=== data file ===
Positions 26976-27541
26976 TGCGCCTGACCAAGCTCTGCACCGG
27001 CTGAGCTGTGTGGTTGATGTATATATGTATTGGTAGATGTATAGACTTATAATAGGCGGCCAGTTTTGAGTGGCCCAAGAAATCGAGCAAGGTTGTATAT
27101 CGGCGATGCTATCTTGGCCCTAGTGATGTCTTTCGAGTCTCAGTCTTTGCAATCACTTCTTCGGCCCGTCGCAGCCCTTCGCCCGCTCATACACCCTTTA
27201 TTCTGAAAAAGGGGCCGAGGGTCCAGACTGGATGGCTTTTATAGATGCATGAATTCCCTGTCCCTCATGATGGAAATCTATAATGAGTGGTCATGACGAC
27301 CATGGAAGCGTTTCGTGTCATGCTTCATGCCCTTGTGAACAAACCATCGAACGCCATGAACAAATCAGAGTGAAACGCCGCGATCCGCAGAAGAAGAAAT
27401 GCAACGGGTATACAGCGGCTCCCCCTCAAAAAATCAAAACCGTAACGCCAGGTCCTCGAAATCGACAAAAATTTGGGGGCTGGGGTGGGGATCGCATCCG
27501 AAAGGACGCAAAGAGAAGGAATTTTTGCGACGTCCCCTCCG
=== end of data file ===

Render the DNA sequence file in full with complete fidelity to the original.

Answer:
Positions 26976-27541
26976 TGCGCCTGACCAAGCTCTGCACCGG
27001 CTGAGCTGTGTGGTTGATGTATATATGTATTGGTAGATGTATAGACTTATAATAGGCGGCCAGTTTTGAGTGGCCCAAGAAATCGAGCAAGGTTGTATAT
27101 CGGCGATGCTATCTTGGCCCTAGTGATGTCTTTCGAGTCTCAGTCTTTGCAATCACTTCTTCGGCCCGTCGCAGCCCTTCGCCCGCTCATACACCCTTTA
27201 TTCTGAAAAAGGGGCCGAGGGTCCAGACTGGATGGCTTTTATAGATGCATGAATTCCCTGTCCCTCATGATGGAAATCTATAATGAGTGGTCATGACGAC
27301 CATGGAAGCGTTTCGTGTCATGCTTCATGCCCTTGTGAACAAACCATCGAACGCCATGAACAAATCAGAGTGAAACGCCGCGATCCGCAGAAGAAGAAAT
27401 GCAACGGGTATACAGCGGCTCCCCCTCAAAAAATCAAAACCGTAACGCCAGGTCCTCGAAATCGACAAAAATTTGGGGGCTGGGGTGGGGATCGCATCCG
27501 AAAGGACGCAAAGAGAAGGAATTTTTGCGACGTCCCCTCCG